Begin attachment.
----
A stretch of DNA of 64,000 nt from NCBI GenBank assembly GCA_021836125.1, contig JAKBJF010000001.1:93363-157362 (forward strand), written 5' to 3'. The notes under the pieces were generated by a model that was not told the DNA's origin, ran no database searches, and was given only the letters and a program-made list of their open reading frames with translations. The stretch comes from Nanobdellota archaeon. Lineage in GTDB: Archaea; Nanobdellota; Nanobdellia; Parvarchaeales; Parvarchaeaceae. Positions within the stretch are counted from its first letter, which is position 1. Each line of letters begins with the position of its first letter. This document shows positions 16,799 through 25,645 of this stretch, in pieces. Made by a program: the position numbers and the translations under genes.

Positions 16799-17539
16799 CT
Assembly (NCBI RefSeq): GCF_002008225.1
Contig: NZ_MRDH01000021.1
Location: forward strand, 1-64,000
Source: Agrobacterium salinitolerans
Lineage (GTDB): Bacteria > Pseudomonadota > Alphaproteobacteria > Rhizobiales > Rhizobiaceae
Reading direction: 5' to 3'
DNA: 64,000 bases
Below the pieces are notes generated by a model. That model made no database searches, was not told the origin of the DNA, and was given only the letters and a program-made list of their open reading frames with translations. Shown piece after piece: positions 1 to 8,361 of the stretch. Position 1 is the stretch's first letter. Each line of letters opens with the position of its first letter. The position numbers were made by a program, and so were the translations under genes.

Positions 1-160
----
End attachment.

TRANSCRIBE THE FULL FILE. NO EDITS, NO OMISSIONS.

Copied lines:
A stretch of DNA of 64,000 nt from NCBI GenBank assembly GCA_021836125.1, contig JAKBJF010000001.1:93363-157362 (forward strand), written 5' to 3'. The notes under the pieces were generated by a model that was not told the DNA's origin, ran no database searches, and was given only the letters and a program-made list of their open reading frames with translations. The stretch comes from Nanobdellota archaeon. Lineage in GTDB: Archaea; Nanobdellota; Nanobdellia; Parvarchaeales; Parvarchaeaceae. Positions within the stretch are counted from its first letter, which is position 1. Each line of letters begins with the position of its first letter. This document shows positions 16,799 through 25,645 of this stretch, in pieces. Made by a program: the position numbers and the translations under genes.

Positions 16799-17539
16799 CT
Assembly (NCBI RefSeq): GCF_002008225.1
Contig: NZ_MRDH01000021.1
Location: forward strand, 1-64,000
Source: Agrobacterium salinitolerans
Lineage (GTDB): Bacteria > Pseudomonadota > Alphaproteobacteria > Rhizobiales > Rhizobiaceae
Reading direction: 5' to 3'
DNA: 64,000 bases
Below the pieces are notes generated by a model. That model made no database searches, was not told the origin of the DNA, and was given only the letters and a program-made list of their open reading frames with translations. Shown piece after piece: positions 1 to 8,361 of the stretch. Position 1 is the stretch's first letter. Each line of letters opens with the position of its first letter. The position numbers were made by a program, and so were the translations under genes.

Positions 1-160